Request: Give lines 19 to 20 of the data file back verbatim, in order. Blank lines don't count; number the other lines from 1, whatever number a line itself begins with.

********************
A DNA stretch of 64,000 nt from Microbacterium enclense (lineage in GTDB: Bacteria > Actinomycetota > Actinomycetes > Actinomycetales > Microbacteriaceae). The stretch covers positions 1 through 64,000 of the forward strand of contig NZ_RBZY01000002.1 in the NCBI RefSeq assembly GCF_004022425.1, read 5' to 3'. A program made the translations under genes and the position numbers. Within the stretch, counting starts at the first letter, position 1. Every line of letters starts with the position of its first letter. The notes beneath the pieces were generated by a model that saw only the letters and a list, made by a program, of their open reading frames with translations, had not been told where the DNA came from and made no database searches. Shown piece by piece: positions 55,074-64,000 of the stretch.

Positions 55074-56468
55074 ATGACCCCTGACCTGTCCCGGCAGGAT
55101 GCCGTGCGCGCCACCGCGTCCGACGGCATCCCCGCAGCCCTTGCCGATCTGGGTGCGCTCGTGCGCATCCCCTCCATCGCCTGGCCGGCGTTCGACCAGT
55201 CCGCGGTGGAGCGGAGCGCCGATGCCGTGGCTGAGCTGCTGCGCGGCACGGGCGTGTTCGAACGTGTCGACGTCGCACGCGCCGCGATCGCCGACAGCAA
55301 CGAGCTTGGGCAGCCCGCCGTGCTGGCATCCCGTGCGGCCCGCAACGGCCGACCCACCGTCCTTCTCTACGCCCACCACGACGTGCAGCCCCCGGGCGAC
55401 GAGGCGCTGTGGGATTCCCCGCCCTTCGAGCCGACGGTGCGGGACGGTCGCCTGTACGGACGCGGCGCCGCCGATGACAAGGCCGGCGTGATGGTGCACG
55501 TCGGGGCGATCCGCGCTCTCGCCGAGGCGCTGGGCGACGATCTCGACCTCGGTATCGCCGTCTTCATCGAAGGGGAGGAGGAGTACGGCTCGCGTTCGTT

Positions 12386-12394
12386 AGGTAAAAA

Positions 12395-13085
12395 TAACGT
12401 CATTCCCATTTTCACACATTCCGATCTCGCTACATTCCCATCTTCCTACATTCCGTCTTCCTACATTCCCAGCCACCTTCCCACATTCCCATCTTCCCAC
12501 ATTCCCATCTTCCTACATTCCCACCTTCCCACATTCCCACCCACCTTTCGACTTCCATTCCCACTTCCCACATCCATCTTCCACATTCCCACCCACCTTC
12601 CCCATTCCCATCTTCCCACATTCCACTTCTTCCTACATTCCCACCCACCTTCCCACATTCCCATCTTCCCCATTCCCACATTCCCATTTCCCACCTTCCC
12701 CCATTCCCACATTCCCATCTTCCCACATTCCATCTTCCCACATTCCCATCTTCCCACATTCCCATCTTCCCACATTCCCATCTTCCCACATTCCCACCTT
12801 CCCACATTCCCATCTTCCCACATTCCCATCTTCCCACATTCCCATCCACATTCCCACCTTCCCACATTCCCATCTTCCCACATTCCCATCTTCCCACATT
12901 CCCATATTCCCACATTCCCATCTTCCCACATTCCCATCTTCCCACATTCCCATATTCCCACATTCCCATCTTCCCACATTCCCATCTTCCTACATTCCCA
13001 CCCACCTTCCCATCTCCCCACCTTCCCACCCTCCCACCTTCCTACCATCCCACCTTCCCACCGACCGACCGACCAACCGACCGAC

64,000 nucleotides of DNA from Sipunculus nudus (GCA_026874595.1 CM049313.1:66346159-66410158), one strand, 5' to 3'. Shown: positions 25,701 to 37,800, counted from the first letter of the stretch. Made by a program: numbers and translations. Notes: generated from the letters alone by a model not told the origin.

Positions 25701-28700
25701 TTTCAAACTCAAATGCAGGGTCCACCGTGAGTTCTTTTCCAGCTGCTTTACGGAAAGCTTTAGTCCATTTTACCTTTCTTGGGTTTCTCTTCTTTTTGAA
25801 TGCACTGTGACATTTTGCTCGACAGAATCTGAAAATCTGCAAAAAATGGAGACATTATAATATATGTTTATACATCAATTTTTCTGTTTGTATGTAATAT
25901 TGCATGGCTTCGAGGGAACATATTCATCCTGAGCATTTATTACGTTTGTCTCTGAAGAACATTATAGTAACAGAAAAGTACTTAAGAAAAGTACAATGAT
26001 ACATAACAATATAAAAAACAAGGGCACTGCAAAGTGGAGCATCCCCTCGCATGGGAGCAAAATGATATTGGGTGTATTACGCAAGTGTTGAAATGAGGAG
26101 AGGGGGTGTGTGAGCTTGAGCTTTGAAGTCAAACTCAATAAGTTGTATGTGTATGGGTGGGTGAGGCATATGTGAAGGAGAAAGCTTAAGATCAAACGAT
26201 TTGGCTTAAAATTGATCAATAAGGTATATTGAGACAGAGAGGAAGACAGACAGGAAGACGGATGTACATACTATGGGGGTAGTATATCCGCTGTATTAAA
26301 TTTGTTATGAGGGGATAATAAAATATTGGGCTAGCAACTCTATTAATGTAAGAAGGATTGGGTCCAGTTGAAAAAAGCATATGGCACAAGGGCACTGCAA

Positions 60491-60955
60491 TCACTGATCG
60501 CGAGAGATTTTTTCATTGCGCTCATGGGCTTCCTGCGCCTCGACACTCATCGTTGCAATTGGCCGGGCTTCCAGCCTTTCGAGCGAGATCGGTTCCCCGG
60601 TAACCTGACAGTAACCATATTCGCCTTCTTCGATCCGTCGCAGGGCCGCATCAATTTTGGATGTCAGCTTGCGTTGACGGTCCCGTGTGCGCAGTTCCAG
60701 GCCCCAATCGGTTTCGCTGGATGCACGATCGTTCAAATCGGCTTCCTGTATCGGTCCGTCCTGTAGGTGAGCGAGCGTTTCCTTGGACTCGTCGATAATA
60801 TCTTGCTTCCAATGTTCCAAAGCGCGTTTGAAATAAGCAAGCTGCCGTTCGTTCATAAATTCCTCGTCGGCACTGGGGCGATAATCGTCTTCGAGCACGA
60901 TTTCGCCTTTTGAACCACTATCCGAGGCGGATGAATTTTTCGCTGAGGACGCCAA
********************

13001 CCCACCTTCCCATCTCCCCACCTTCCCACCCTCCCACCTTCCTACCATCCCACCTTCCCACCGACCGACCGACCAACCGACCGAC

64,000 nucleotides of DNA from Sipunculus nudus (GCA_026874595.1 CM049313.1:66346159-66410158), one strand, 5' to 3'. Shown: positions 25,701 to 37,800, counted from the first letter of the stretch. Made by a program: numbers and translations. Notes: generated from the letters alone by a model not told the origin.